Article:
Two representatives from the Waitsfield Select Board will join two representatives from the Warren Select Board and, mostly likely, two from the Fayston Select Board at the table to negotiate the wording of a memorandum of understanding (MOU) by which the three towns may bring a local option tax proposal to voters next year at Town Meeting.

The idea of adopting a tri-town local option tax has been under consideration for several years and local select boards were asked recently to send representatives to negotiate how such a tax could be created by a memorandum of understanding between the three towns.

While there was some drama in The Valley this week over whether or not the towns should sit at the table to discuss whether shared language can be agreed upon, it must not be forgotten that this is an issue that will be decided by Australian ballot by the collective voters from the three Valley towns.

Much like voters in the three Valley towns voted, by Australian ballot, at Town Meeting in 1985 to create the Mad River Valley Planning District, any vote to adopt an MOU that creates a local option tax must be made by the voters.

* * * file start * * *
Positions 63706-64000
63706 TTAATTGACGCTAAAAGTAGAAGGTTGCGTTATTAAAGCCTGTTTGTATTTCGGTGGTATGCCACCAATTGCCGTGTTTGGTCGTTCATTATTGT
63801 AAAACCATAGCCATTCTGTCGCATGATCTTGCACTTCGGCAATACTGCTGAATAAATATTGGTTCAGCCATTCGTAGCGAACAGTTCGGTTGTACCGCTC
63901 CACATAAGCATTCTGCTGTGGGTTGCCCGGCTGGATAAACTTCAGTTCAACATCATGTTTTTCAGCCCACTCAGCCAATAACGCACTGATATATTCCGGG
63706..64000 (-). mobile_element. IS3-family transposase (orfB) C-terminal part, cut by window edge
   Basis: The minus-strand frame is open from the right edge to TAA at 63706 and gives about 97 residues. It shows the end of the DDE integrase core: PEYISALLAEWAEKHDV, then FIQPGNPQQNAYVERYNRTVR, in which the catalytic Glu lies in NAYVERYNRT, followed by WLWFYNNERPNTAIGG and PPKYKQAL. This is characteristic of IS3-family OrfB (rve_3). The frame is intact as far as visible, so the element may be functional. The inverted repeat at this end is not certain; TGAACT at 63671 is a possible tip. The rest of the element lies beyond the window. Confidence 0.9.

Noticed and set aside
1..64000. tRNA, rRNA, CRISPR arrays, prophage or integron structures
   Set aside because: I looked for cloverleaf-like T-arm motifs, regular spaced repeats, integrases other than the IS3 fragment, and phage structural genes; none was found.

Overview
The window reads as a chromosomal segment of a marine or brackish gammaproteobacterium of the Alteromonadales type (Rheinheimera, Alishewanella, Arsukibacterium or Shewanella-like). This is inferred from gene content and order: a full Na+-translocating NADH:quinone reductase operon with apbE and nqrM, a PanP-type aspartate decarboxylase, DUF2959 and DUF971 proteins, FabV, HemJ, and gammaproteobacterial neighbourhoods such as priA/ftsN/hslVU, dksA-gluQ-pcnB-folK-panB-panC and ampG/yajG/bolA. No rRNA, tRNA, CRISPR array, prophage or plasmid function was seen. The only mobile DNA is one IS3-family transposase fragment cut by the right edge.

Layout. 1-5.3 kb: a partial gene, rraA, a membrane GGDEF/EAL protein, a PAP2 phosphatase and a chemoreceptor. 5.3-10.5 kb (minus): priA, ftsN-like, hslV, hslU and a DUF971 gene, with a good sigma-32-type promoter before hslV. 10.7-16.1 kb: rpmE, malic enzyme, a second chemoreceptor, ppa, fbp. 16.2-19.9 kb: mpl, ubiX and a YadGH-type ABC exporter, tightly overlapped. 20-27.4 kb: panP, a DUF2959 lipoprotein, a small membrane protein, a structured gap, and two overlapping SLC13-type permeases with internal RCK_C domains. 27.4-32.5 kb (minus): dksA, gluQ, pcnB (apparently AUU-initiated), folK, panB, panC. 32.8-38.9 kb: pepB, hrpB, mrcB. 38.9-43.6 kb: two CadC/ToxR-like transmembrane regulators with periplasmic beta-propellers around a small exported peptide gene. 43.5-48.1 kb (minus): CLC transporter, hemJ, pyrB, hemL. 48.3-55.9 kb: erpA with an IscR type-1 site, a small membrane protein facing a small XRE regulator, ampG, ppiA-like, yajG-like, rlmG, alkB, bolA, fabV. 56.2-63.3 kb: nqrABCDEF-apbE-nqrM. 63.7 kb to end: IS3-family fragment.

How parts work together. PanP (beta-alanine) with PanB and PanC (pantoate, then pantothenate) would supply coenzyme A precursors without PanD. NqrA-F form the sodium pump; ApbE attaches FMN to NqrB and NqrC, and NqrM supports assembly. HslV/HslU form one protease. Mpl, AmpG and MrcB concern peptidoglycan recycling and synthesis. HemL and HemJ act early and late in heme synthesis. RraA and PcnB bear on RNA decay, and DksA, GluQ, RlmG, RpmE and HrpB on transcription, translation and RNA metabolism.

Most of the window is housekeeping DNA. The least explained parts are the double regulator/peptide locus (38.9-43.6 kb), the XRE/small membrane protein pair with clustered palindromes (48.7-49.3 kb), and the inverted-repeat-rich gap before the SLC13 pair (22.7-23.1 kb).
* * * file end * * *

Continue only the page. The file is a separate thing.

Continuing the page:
The select boards do not have the authority to create or adopt such a tax. Their ability to tax voters requires that they bring a tax rate to voters for approval at Town Meeting. Their ability to spend money requires that they bring a budget to Town Meeting for approval by town voters.

In fact, select board authority over taxing and spending, as was pointed out recently, has to do with funds raised by taxing town property owners sums of money based on the appraised value of their property.

Certainly, select boards can borrow money – with the approval of the voters who approve the budget that details the how and why of the borrowing.

It’s hard to fathom how bringing people from each town to the negotiating table is a threat to any particular bit of town authority – any more than bringing people to the table in the run up to the 1985 vote to negotiate the terms of the planning district threatened or diminished member town authority.

A seat at the table does not represent a diminution of sovereign authority.